The Portuguese Task Group for the Extension of the Continental Shelf (EMEPC) was established in order to prepare and deliver the extended continental shelf submission to the UN and to interact with the Commission on the Limits of the Continental Shelf (CLCS), during its consideration.
Since its inception, EMEPC’s work has been a milestone for the promotion of the sea of Portugal. The delivery of the Portuguese submission pertinent to the outer limit of the continental shelf beyond 200 nautical miles to the CLCS, on May 11th 2009, was an important step towards that goal.
The consideration of the Portuguese submission started on the 14th of August 2017, sets EMEPC in a new phase. Currently, EMEPC continues to work on strengthening the submission and preparing for the on-going discussions with the CLCS until the conclusion of this process.
In order to best fulfill its mission and objectives, it is essential to continue to acquire technical and scientific data to defend and strengthen the establishment of the outer limit of the continental shelf contained in the Portuguese submission. The revision of the submission integrated in an addendum with new data and information collected since 2009, is fundamental for the defense of Portugal’s proposal. Additionally, the advancements in areas such as, hydrography, geology, geophysics, biology, oceanography, geographic information systems, underwater robotics and public international law, provide the country with a greater technical, scientific and legal capacity.
EMEPC main goals:
a) To increase the knowledge on the morphology and the geological and hydrographic characteristics of the seabed in order to consolidate the data and information contained in the Portuguese submission presented to the CLCS;
b) To prepare additional data and responses to requests for clarification by the CLCS;
c) To develop the interaction with the CLCS on the Portuguese submission;
d) To promote the importance of the extension of the Portuguese continental shelf to the society.
The Extension of the Continental Shelf Project
The Extension of the Continental Shelf Project (ECSP) is a legal process, supported by multidisciplinary scientific research, using a wide range of methods and techniques.
The data acquisition program necessary to sustain the Portuguese proposal began in 2005. It was necessary to raise, collect and analyze bathymetric, geophysical and geological data, which allowed to ascertain the depth, shape, nature, geometry and origin of the deep sea.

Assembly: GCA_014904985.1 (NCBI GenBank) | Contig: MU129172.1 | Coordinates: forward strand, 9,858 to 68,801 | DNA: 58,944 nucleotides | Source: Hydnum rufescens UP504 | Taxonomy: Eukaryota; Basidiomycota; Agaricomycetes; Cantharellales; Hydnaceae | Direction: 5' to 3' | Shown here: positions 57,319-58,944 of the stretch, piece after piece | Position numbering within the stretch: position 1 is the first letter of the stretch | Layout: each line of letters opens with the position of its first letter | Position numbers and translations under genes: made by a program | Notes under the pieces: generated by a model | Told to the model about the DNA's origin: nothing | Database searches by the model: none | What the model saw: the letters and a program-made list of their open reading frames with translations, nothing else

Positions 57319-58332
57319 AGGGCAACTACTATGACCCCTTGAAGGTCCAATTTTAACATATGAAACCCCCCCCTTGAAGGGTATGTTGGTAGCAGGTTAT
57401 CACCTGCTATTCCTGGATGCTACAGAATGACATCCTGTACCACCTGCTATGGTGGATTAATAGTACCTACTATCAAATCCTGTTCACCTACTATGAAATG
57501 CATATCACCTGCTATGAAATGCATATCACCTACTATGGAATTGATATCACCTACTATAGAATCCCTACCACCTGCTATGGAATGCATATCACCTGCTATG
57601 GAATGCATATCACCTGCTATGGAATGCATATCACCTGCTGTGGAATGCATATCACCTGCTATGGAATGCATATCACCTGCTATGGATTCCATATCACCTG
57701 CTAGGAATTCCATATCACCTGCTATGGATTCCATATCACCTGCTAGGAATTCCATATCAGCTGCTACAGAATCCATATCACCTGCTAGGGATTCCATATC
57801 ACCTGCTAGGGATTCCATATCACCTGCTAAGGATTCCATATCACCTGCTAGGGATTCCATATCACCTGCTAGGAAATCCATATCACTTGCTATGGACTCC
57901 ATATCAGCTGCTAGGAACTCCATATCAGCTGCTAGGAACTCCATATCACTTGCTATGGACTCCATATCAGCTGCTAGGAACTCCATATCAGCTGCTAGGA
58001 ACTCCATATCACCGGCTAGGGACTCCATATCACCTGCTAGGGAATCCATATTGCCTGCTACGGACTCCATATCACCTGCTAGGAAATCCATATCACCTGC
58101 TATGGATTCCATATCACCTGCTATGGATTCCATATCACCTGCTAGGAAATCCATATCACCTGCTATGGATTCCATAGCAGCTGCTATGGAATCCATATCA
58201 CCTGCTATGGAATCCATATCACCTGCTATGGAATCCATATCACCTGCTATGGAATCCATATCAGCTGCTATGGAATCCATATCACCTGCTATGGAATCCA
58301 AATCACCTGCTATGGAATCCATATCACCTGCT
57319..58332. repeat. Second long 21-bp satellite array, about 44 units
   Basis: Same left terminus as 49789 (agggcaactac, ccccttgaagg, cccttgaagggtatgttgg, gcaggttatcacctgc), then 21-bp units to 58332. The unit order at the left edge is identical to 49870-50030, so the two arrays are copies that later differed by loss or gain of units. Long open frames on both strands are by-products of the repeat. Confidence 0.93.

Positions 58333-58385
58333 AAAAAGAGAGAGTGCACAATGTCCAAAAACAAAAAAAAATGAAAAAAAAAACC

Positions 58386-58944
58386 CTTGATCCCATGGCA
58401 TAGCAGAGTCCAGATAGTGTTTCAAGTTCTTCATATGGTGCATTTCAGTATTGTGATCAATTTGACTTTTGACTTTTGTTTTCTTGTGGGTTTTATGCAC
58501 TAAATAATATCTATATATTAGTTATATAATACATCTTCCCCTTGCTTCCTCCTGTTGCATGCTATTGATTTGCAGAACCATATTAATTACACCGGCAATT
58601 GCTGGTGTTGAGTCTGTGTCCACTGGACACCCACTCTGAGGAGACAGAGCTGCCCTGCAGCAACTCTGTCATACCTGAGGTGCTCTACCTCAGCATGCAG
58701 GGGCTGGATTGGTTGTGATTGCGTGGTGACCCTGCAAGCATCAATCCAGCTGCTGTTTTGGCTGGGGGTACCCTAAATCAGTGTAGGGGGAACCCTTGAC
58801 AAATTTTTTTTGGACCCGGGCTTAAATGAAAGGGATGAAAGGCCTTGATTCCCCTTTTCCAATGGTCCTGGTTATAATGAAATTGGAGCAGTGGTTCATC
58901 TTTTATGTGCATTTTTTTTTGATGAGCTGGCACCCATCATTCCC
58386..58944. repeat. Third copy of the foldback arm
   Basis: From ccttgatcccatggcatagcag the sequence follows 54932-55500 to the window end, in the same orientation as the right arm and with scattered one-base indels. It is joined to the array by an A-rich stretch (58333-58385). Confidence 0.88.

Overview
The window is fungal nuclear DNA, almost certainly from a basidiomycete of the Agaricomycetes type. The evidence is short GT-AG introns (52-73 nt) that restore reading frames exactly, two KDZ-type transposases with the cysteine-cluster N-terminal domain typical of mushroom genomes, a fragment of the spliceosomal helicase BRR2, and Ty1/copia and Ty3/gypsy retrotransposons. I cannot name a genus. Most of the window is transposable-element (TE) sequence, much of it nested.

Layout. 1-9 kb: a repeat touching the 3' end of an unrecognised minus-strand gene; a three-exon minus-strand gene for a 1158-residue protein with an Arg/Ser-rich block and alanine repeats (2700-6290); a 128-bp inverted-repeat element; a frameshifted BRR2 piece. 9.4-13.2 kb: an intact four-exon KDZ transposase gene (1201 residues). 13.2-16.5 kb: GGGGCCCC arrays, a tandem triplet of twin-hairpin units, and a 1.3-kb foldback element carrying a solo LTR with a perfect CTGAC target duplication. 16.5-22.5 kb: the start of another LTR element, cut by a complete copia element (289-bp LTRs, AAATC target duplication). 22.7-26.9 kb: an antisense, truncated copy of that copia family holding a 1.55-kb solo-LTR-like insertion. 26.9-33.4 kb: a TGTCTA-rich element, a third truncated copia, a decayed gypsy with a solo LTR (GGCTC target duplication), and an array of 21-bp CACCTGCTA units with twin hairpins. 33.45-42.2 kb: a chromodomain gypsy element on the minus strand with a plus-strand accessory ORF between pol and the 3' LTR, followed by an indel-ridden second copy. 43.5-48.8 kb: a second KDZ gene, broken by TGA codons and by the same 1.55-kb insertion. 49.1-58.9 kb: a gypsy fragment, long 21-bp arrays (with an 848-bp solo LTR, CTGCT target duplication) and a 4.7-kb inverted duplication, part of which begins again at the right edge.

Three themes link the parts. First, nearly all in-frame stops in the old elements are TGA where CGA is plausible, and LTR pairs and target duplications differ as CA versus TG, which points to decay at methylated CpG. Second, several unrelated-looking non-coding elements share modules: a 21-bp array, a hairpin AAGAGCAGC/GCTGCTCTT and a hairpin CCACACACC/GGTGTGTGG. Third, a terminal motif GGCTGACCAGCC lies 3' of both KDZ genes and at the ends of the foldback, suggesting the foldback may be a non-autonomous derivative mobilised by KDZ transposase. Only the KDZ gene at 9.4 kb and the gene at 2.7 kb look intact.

Systematic hydrographic surveys were conducted using multi-beam systems. Overall, the systematic survey is one of the largest ever conducted covering an area of approximately 2.600.000 km2, for over 1100 mission days.
The data acquisition program, which is an ongoing process, includes geophysical surveys and hydrographic and oceanographic campaigns.
The strengthening of the national capacity for the observation and monitoring of the deep sea associated with the ECSP, required investment in innovative R & D components, which included the acquisition of a wide range of new equipments from which stands out the ROV "Luso", a Remotely Operated Vehicle capable of diving up to 6000 meters deep.
The ECSP is carried out by a multidisciplinary team on the most diverse scientific disciplines, from Marine Sciences to Law, including also Geology, Geophysics and Geographic Information Systems. It also has already involved over 100 people in programs of cooperation with various R&D entities. In addition to these key partners, participation in the ECSP activities has been open, both to the scientific community and the civil society with interest in the theme of the oceans.
The first practical result of the ECSP was the recognition, in 2006, of the Rainbow hydrothermal vent field as the first Marine Protected Area beyond 200 miles, under the jurisdiction of a country.
In accordance with article 77 of the United Nations Convention on the Law of the Sea, Portugal established five Marine Protected Areas under its jurisdiction, located in the extended continental shelf beyond 200 miles: Rainbow in 2006, Altair, Antialtair, Josephine Seamount and an area of the Mid Atlantic Ridge north of Azores, all in 2010. These Marine Protected Areas total more than 119.500 km2.
In addition to its main mission, EMEPC’s complementary objectives are:
a) To support scientific research and development projects as well as the exploration of natural marine resources in projects carried out by EMEPC, as well as in other projects considered relevant for the fulfilment of its main objectives, such as scientific cruises in the framework of the extension of the continental shelf and M@rBis project;
b) To maintain and update the database structure that supports the continental shelf extension project, continuing the SNIMar geoportal, in coordination with the Portuguese Institute of the Sea and Atmosphere, IP (IPMA, IP), and with the Directorate-General for Maritime Policy (DGPM);
c) To support the national scientific community, the participation of students and researchers in the projects developed by EMEPC and to collaborate, in the areas of its expertise, with other States with which the Government establishes cooperation agreements, contributing to the national effort of valorization of the sea in Portugal.